Text description provided by the architects. The Village Centre is the main point of arrival for the National Arboretum Canberra, providing visitor orientation, information, education spaces and interpretation, together with retail and a high-quality café.
The building occupies the northern end of the Event Terrace, sitting below the site’s main east-west ridge, overlooking the sculpted landform of the Central Valley and the adjoining planted forests. It connects the central car park with the major Play Space and the Central Valley northwards and the Event Terrace, grassed Amphitheatre, Gardens and pedestrian pathway network to the south. Visitors enter the Arboretum from the carpark through the new building, passing through the dramatic Entry cutting formed through the forested knoll and serving as the initial orientation focus of the building.
The heart of the building is its main vaulted space, which flexibly accommodates a range of functions, including exhibitions, functions, retail, the café and programmed activities. It focuses on the dramatic views southeast to Lake Burley Griffin and city of Canberra, and opens to the north and south to the sweep of the Event Terrace. The architecture develops the long-standing tradition of significant garden buildings as transparent enclosures with dramatic internal volumes and sense of indoor-outdoor connection.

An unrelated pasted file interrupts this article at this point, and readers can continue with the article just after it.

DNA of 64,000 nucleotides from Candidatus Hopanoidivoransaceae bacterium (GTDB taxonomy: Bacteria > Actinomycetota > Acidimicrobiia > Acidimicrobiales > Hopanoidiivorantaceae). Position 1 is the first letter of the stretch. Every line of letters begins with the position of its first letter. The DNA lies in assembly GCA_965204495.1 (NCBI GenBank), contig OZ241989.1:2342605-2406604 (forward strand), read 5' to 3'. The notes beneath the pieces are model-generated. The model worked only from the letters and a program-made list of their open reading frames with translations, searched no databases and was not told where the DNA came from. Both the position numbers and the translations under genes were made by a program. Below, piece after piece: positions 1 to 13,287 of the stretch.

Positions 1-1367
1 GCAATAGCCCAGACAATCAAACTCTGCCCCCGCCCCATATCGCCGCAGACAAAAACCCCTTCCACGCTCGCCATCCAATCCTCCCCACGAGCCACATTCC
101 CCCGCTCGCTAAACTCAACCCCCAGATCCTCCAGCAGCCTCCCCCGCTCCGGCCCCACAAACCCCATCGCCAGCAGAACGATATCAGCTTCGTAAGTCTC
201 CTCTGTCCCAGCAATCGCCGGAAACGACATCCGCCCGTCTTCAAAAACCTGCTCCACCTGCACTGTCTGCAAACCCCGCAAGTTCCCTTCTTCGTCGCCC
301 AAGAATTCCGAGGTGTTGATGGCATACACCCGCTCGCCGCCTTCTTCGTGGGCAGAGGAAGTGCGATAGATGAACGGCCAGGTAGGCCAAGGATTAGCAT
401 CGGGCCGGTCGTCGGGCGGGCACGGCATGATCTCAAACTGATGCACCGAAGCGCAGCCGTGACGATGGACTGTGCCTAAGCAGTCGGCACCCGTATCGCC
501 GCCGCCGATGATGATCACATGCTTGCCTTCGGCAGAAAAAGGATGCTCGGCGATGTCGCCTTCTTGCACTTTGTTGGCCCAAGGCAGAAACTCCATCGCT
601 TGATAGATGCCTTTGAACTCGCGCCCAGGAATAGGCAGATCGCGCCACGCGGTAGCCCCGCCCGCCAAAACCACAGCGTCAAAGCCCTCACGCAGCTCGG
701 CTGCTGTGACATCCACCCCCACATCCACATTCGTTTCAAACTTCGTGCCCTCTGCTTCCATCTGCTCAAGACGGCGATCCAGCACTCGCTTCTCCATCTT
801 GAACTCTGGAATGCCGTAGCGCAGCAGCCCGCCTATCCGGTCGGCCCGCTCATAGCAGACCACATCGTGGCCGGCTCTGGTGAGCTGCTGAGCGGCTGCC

The exterior of the building is a sculptural form in the rolling topography of the site, contrasting low stone-clad wings with a high arching roof clad in weathered zinc, the form of which is inspired by the fronds of the adjoining forest of Chilean Wine Palms.
Internally, the innovative timber structure combines low environmental impact with a dramatic forest-like form, designed in a series of geometrical arcs. Slivers of glass define the roof shape towards the entry and light the arrival point inside. The building incorporates a range of energy-saving measures, supporting the environmental value of the Arboretum as a whole, with a very low-energy envelope and structure.